The time trials are nearly identical to the 2012 edition: a 16.9-kilometer team version in San Vincenzo to kick off the race and a 9.2km individual test on the final day in San Benedetto del Tronto. Between, the race weaves its way through Umbria, Lazio, Abruzzo, and Le Marche.

Slicing through Italy’s heartland, Tirreno-Adriatico travels over some of the most stunning countryside on the peninsula. As such, the sprinters are limited to two stages. By the weekend, it will be all business for the GC men and all-round stage hunters like Sagan.

The major GC romp will occur over the 14.5 kilometers leading to the Prati di Tivo ski station. The road tops out at 1450 meters and offers a stunning view of the 2912-meter Gran Sasso. Nibali won the stage last year, paving the way for his overall win over Chris Horner (RadioShack-Leopard) in San Benedetto del Tronto.

The 2013 vintage will follow the same script, but with a twist. This year, Prati di Tivo comes a day earlier. The two following days, the stage to Chieti and Porto Sant’Elpidio, offer plenty of chances to stake claim for the overall. The Porto Sant’Elpidio circuit, for example, is like a saw blade. It never rises over 250 meters, but the road travels over what Italians call colline spacca-gambe or leg-breaking hills.

Stay close in the TTT, attack to Prati di Tivo, survive those tortuous late stages, and defend in San Benedetto del Tronto — that is the path to Neptune’s Trident trophy.

48th Tirreno-Adriatico
Stage 1: Wednesday, March 6, San Vincenzo — Donoratico (16.9km)
Stage 2: Thursday, March 7, San Vincenzo — Indicatore (232km)
Stage 3: Friday, March 8, Indicatore — Narni Scalo (190km)
Stage 4: Saturday, March 9, Narni — Prati di Tivo (173km)
Stage 5: Sunday, March 10, Ortona — Chieti (230km)
Stage 6: Monday, March 11, Porto Sant’Elpidio — Porto Sant’Elpidio (209km)
Stage 7: Tuesday, March 12, San Benedetto del Tronto (9.2km)

The favorites

Chris Froome (Sky) ★★★★★ The Brit arrives fresh from his Tour of Oman win. His GC victory was made all the more impressive by who was behind him. Not only did he win the Middle East stage race — his first as a professional — but he also left the likes of Contador, Nibali, and Evans behind.

He rides again as Sky’s team leader and paves his way towards the Tour de France. A win here would further underline his status as a favorite in July. Backup will be important, however. “Froome Dog” can rely on Joe Dombrowski, Dario Cataldo, and the Colombian duo of Rigoberto Urán and Sergio Henao.

Alberto Contador (Saxo-Tinkoff) ★★★★ The grand tour great started his season fighting, winning a stage in the Tour de San Luís and pushing Froome to the edge in Oman. The duel between the Spaniard and Kenya-born Brit on the penultimate day of the latter made for thrilling racing.

The Spaniard is expected to bring his same A-game to Italy. Unlike Froome, he’s won grand tours before. Missing the spring of 2012 during his ban for a clenbuterol positive at the 2010 Tour, Contador hasn’t officially won a week-long stage race since the 2010 Vuelta a Castilla y León.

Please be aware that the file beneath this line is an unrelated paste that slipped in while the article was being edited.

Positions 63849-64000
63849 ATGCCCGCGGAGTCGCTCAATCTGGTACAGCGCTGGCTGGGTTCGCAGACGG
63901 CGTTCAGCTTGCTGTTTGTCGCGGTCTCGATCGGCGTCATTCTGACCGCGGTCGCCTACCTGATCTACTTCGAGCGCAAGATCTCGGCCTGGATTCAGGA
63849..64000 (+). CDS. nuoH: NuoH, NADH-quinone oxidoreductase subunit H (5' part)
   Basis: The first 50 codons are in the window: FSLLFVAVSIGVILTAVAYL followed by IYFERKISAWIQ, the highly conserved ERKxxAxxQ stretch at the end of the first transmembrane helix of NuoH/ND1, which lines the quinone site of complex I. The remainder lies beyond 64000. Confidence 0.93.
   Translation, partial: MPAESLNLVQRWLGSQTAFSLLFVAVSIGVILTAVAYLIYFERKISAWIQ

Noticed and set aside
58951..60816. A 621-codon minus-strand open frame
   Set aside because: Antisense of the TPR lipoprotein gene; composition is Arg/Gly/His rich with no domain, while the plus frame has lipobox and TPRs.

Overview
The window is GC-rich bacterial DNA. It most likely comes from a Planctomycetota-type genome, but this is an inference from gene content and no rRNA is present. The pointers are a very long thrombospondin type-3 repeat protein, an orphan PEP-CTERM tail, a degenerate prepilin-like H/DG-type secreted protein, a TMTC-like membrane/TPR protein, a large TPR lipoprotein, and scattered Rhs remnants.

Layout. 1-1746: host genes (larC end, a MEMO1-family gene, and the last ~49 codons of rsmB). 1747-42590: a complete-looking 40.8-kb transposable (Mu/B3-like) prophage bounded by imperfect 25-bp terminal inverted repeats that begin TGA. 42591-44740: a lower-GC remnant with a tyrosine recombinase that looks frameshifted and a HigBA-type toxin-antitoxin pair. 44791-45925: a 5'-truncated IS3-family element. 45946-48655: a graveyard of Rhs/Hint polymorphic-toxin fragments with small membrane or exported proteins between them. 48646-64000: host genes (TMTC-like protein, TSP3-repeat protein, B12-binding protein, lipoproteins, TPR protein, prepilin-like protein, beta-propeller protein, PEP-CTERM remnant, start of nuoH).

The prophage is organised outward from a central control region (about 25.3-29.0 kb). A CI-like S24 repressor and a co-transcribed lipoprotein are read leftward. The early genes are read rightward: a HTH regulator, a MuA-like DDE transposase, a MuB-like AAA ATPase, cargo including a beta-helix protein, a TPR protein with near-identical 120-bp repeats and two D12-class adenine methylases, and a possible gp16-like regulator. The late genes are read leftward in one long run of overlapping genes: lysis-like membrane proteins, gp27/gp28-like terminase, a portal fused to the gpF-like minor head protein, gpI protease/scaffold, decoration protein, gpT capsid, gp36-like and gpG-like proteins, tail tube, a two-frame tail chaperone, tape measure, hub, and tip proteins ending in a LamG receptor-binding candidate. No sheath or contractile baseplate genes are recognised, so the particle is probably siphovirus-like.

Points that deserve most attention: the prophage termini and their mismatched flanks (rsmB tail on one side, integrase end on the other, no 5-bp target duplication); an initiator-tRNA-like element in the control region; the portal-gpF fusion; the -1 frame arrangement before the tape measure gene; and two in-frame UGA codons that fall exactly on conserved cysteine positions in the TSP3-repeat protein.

Vincenzo Nibali (Astana) ★★★★ The defending champion does not look quite as brilliant as he did at this point last year. With his new team and his Giro d’Italia aim, the Nibali seems to be taking a different approach. Being on top form in early March would be a sign of trouble for the season’s first grand tour, now just two months away.

The confidence and experience he gained in dealing with Roman Kreuziger (Saxo-Tinkoff) and Horner in 2012 will help the Sicilian. “I’m trying to improve and improve towards the Giro,” Nibali said last month. “If I can pull off a win, we’d all be happy.”

Tony Martin (Omega Pharma-Quick Step) ★★★ World TT champion Tony Martin conquered the Volta ao Algarve last month using his combined time trial and climbing strength.

Tirreno-Adriatico offers plenty of time trial kilometers for Martin to stake his claim for the overall. As he showed in Algarve, he is more than capable of managing himself in the mountains. For the German, it will be a matter of limiting his losses to Froome and the other climbers at Prati di Tivo and on the steep ramps later in the week.

Joaquím Rodríguez (Katusha) ★★★ The Spaniard used to come to Tirreno for the Montelupone climb. He won it two times. He now lines up in these stages races with a real chance to win the overall. Rodríguez climbed well in Oman, where, thankfully for him, there were no time trials. He’ll suffer against the clock in Tirreno, but perhaps pull off a podium finish.

Cadel Evans (BMC Racing) ★★★ Despite age, the Aussie seems to be coming on well. He proved in Oman that he was busy in his long, six-month off-season. Don’t expect him to match his 2011 result, but a stage win and top five could be in the works as he edges closer to July.

Others to watch

Tom Jelte Slagter (Blanco) ★★
Moreno Moser (Cannondale) ★★
Samuel Sánchez (Euskaltel-Euskadi) ★★
Chris Horner (RadioShack-Leopard) ★
Domenico Pozzovivo (Ag2r La Mondiale) ★

Americans

Taylor Phinney (BMC Racing)
Tyler Farrar (Garmin-Sharp)